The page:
For finite group $G$ and Sylow p-subgroup $P$, prove that

$P \unlhd G \iff$ all subgroups generated by elements of order a power of $p$ are p-subgroups of $G$.


I have no idea how to prove this in either direction, so any help is appreciated.


$(\Rightarrow)$ part is easy since every $p$-power element of $G$ is in $P$, any subgroup generated by $p$-power elements is contained in $P$.

$(\Leftarrow)$ is again easy. Say there are two Sylow subgroups $P,Q$. Let $S=P\cup Q$. Then $S$ generates a $p$-group containing both $P$ and $Q$. Since $P,Q$ are Sylow, that implies $S=P=Q$ so $P\triangleleft G$.


If this is you definition of $p$ subgroup then


Subgroups generated by elements having order $p^k$ form are subgroups of $P$.

claim: $P$ is a $p$ group iff $|P|=p^n$

Pf: $\Leftarrow$ is trivial.

Conversely, suppose $\exists q||P|$ then by cauchy's theorem there will be an element of order $q$ in $P$. Contradiction. Hence the claim.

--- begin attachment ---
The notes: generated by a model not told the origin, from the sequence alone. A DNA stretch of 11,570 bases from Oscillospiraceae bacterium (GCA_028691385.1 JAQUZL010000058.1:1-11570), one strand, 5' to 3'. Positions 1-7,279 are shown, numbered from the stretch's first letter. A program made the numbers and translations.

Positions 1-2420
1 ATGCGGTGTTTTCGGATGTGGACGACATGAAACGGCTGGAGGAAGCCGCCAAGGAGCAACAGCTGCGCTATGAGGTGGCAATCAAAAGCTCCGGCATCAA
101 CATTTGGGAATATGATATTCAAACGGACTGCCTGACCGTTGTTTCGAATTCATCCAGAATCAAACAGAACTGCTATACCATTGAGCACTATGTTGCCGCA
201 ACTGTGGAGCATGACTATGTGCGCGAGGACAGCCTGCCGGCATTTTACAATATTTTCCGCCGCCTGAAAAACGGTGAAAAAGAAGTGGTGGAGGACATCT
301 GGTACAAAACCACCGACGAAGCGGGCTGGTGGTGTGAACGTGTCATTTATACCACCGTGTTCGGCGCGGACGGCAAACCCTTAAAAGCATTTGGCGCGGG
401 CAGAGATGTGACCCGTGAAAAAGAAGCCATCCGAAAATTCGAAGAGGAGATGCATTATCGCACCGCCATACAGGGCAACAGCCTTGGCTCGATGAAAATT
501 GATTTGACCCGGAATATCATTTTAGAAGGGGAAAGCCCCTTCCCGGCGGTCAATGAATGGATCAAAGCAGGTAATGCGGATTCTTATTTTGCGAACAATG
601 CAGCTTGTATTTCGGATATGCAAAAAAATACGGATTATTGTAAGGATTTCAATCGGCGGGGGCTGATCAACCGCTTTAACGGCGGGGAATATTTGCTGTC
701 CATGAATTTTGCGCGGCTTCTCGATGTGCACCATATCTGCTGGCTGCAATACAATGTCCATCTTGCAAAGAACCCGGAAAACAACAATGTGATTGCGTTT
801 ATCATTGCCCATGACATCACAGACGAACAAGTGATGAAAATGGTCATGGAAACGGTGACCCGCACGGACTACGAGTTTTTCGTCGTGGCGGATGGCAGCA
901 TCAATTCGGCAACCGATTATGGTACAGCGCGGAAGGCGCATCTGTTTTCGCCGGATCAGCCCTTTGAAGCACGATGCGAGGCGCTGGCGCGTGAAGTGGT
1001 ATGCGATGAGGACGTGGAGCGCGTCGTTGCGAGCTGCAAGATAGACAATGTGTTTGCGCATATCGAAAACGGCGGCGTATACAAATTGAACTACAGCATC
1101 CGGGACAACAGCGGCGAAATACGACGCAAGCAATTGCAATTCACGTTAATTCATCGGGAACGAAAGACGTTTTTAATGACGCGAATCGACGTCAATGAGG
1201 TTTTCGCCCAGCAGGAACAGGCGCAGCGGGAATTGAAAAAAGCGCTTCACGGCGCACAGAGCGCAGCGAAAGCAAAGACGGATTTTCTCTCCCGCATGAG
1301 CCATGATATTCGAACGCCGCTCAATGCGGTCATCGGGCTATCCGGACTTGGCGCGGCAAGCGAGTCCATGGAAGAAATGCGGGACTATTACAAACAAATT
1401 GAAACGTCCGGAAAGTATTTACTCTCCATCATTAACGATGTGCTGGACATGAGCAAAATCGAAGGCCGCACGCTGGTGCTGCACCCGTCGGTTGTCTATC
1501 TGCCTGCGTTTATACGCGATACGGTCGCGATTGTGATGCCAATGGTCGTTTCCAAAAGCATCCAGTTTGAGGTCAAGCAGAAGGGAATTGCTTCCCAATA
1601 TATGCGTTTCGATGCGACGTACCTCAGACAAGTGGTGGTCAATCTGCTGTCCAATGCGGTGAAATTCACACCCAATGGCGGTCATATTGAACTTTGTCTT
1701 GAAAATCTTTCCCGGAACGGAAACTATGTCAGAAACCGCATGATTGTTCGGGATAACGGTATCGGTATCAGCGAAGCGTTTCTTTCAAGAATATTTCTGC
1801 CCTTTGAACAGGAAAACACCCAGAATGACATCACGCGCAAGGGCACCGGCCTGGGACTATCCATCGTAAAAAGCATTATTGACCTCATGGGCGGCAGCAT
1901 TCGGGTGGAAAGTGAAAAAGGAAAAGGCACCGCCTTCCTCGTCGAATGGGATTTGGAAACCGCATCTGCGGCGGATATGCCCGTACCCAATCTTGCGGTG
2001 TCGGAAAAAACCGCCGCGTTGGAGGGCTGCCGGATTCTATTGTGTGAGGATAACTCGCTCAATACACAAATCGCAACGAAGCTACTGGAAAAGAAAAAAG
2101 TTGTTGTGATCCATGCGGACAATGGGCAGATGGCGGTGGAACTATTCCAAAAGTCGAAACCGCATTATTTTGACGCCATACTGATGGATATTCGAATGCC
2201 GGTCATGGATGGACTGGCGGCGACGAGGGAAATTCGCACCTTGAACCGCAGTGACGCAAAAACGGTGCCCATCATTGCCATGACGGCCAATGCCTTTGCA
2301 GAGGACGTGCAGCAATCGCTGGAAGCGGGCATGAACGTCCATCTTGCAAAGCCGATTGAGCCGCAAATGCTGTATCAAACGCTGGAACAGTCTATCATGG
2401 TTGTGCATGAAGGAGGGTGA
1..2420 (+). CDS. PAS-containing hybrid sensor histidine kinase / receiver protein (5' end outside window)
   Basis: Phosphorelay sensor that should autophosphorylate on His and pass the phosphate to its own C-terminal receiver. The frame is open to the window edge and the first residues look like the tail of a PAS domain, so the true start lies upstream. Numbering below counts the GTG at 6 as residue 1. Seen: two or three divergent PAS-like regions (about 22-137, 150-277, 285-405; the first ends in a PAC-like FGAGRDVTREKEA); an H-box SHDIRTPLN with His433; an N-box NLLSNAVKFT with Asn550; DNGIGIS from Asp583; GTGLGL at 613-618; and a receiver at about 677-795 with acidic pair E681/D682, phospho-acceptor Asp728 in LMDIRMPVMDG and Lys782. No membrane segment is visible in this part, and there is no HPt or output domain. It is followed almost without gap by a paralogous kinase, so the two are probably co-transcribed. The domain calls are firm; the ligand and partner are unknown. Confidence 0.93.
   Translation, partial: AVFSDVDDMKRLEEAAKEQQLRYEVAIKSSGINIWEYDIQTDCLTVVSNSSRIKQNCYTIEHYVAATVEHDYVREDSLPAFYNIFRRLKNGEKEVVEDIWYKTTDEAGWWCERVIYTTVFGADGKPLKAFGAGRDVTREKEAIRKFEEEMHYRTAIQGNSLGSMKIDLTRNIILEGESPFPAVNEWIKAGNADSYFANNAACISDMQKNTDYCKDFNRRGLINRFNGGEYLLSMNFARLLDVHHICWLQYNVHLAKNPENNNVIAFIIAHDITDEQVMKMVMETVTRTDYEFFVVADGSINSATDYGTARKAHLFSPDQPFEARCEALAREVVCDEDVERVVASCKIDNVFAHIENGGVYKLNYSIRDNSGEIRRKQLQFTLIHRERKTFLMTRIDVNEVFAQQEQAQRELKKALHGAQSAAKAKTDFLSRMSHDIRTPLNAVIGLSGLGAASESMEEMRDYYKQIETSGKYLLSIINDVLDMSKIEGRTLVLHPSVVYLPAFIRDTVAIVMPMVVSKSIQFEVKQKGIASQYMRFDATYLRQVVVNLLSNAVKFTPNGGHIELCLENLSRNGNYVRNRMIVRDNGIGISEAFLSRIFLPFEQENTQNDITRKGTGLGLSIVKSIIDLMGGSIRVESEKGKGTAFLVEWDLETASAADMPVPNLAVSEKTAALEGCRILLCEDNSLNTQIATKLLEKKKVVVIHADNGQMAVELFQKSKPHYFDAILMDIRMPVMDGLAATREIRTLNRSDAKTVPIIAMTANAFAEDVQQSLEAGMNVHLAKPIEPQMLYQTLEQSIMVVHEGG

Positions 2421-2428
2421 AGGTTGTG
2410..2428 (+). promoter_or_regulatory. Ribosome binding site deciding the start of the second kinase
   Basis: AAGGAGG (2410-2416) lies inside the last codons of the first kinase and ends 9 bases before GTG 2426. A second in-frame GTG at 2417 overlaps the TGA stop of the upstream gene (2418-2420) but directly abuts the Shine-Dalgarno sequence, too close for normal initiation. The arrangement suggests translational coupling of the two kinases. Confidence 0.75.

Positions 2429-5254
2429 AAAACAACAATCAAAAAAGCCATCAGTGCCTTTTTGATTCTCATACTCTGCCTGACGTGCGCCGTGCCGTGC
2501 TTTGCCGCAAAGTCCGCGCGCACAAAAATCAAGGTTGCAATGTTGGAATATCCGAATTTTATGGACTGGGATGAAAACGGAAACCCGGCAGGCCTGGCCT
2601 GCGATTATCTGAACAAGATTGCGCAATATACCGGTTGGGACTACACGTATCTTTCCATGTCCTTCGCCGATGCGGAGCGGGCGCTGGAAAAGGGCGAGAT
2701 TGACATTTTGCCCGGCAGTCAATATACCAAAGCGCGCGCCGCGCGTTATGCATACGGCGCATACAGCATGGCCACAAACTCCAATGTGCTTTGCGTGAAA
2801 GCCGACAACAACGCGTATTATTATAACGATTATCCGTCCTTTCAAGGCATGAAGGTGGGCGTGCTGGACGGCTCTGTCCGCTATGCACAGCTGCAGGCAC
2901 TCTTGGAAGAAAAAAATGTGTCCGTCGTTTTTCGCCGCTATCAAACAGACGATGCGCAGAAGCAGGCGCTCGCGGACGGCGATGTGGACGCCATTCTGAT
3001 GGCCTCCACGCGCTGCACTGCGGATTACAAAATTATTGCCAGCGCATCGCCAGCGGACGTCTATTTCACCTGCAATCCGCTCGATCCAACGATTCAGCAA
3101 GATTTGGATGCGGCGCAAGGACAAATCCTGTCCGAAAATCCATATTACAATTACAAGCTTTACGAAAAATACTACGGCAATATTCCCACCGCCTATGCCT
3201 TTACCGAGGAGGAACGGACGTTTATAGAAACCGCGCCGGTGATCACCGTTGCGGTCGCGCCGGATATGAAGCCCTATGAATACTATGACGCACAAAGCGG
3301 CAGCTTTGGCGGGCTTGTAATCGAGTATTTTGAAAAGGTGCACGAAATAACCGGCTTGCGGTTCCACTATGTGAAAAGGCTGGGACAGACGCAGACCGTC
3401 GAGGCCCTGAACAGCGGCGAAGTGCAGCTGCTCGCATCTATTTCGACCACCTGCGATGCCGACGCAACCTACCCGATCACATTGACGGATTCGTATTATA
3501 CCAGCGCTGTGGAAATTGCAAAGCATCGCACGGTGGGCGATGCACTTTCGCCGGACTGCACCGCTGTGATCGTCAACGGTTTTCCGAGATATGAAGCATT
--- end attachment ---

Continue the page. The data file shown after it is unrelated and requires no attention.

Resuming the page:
Using that claim we get that those subgroups are $p$ groups.


$P$ is normal as it is fixed by each conjugation operation.

  • $\begingroup$ How do you use $P$ being normal when you prove $\Rightarrow$ ? $\endgroup$ – Levent Mar 5 '18 at 16:27
  • 1
    $\begingroup$ Can you clarify? E.g., $S_3$ is generated by elements of order $2$. $\endgroup$ – John Brevik Mar 5 '18 at 16:29
  • $\begingroup$ Yes, I am sorry in my proof I assumed $G$ abelian. Let me change my answer. $\endgroup$ – user152715 Mar 5 '18 at 16:34
  • $\begingroup$ Thanks, both @JohnBrevik . $\endgroup$ – user152715 Mar 5 '18 at 16:35
  • $\begingroup$ Thanks, @Levent $\endgroup$ – user152715 Mar 5 '18 at 16:36

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